Cold temperatures encourage homeowners to batten down their homes and crank up the thermostat, increasing the risk of carbon monoxide (CO) inhalation. Close to 50,000 people in the U.S. go to the emergency room every year because of unintended CO poisoning, and more than 400 people die.
This odorless, tasteless, colorless gas is a byproduct of incomplete combustion, meaning that it’s produced each time a material burns. If some appliances in your home rely on natural gas, oil, propane, kerosene, wood, gasoline or charcoal, you’re susceptible to CO poisoning. Find out what happens when you breathe in carbon monoxide fumes and how to reduce your risk of poisoning this winter.
Commonly called the “silent killer,” carbon monoxide is lethal because it prevents the body from taking in oxygen appropriately. CO molecules displace oxygen within the blood, depriving the heart, brain, lungs and other vital organs of oxygen. Dense concentrations of CO can overwhelm your system in minutes, triggering loss of consciousness and suffocation. Without prompt care, brain damage or death can occur.
Carbon monoxide poisoning can also occur progressively if the concentration is relatively low. The most frequent signs of CO exposure include:
Since these symptoms mimic the flu, numerous people never find out they have carbon monoxide poisoning until mild symptoms advance to organ damage. Be wary of symptoms that lessen when you leave home, indicating the source might be originating from inside.
While CO exposure is frightening, it’s also entirely avoidable. Here are the best ways to help your family avoid carbon monoxide exposure.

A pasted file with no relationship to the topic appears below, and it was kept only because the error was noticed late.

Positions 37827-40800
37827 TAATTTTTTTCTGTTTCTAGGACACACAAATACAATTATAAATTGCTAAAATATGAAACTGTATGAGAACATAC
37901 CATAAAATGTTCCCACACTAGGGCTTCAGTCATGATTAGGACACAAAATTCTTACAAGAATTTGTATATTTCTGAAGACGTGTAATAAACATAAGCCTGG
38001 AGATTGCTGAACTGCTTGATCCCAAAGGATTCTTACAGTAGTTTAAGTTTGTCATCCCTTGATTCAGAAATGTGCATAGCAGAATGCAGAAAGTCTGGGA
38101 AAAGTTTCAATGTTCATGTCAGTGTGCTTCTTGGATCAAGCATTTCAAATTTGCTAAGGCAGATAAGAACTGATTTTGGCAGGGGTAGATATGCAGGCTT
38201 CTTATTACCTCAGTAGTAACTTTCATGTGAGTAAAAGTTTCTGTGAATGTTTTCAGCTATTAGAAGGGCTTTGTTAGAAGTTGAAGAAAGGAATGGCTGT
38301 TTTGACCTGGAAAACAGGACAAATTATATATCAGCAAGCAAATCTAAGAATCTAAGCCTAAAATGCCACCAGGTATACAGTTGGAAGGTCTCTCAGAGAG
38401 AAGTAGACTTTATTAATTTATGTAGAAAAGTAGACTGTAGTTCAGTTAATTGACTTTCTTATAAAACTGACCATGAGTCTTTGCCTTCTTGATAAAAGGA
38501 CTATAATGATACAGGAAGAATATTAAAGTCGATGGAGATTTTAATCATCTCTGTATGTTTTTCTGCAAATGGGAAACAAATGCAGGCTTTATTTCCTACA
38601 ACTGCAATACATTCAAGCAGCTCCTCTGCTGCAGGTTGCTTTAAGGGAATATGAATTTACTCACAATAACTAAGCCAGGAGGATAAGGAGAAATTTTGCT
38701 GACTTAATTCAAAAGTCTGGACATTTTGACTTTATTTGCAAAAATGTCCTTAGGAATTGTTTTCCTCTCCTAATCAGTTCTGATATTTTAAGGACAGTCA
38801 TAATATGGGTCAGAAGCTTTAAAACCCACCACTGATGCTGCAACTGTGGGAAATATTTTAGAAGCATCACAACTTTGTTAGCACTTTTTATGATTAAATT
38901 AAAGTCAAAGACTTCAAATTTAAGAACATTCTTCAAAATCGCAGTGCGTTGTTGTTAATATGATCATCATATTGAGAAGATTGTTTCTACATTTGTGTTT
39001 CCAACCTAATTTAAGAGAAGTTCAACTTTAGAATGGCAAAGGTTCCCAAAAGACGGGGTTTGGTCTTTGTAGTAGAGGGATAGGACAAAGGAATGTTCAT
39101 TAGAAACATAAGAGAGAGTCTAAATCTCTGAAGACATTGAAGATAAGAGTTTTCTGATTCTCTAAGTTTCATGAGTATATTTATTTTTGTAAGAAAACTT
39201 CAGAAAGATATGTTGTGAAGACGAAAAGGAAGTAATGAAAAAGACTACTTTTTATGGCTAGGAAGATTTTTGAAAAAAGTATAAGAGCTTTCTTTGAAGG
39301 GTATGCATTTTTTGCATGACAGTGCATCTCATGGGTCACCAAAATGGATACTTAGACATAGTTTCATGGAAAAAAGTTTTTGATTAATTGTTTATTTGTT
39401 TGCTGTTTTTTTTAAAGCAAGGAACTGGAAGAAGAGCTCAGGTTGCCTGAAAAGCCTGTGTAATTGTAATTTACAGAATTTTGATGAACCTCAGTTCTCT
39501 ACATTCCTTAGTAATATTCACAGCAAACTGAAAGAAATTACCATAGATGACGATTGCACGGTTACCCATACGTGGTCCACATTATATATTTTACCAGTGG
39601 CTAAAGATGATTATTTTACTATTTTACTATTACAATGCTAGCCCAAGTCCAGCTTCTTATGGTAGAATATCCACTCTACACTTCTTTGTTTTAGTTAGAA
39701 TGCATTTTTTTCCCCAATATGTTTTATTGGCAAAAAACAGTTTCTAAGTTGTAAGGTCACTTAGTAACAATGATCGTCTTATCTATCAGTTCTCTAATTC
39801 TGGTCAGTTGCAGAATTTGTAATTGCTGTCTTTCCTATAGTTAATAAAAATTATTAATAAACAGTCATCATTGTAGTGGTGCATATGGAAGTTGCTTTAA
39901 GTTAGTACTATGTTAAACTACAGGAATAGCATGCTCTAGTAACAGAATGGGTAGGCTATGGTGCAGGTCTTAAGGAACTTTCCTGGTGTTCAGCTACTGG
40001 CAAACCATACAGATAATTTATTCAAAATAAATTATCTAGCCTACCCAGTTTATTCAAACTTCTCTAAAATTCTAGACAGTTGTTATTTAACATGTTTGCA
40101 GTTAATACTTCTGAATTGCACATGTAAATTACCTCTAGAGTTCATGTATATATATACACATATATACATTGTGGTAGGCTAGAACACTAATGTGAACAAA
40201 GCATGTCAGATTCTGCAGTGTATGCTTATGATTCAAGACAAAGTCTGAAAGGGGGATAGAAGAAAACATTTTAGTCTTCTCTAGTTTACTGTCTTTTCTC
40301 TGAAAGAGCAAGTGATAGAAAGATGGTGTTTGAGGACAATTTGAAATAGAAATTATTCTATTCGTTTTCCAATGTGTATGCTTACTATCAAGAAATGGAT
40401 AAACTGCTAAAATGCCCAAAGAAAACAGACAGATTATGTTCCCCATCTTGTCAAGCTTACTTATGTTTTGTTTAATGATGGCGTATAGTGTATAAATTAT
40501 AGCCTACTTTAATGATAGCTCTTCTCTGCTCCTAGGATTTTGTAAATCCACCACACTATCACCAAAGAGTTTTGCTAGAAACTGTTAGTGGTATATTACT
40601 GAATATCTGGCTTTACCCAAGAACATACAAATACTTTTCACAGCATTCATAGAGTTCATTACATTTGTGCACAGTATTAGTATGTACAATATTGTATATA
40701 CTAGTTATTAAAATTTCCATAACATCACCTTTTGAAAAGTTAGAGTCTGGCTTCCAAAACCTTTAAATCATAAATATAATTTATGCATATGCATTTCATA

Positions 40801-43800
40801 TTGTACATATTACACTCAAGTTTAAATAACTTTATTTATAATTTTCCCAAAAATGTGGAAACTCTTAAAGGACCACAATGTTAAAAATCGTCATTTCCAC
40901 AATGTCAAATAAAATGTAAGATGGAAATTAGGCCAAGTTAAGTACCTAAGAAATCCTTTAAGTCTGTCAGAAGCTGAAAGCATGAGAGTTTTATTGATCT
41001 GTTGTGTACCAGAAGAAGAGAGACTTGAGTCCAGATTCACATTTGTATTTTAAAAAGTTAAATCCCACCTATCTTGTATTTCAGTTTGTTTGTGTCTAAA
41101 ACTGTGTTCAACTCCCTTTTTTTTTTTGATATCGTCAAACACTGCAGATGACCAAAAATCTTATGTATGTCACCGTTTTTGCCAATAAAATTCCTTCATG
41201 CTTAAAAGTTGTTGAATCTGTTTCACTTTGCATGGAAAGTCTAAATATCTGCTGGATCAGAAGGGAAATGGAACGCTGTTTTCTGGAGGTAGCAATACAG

If you ever operate combustion appliances in or close to your home, you should put in carbon monoxide detectors to warn you of CO leaks. These detectors can be hardwired, battery-operated or plugged into an outlet based on the style. Here’s how to make the most of your carbon monoxide detectors:
Many appliances, such as furnaces, water heaters, fireplaces and clothes dryers, can leak carbon monoxide if the equipment is installed incorrectly or not performing as it should. An annual maintenance visit is the only way to ensure if an appliance is defective before a leak appears.
A precision tune-up from Service Experts Heating, Air Conditioning & Plumbing includes the following:
If your gas furnace, boiler or water heater has sprung a CO leak, or you want to thwart leaks before they happen, Service Experts Heating, Air Conditioning & Plumbing can help. Our HVAC and plumbing maintenance and repair services help provide a safe, comfortable home all year-round. Get in touch with your local Service Experts Heating, Air Conditioning & Plumbing office for more info about carbon monoxide safety or to schedule heating services.
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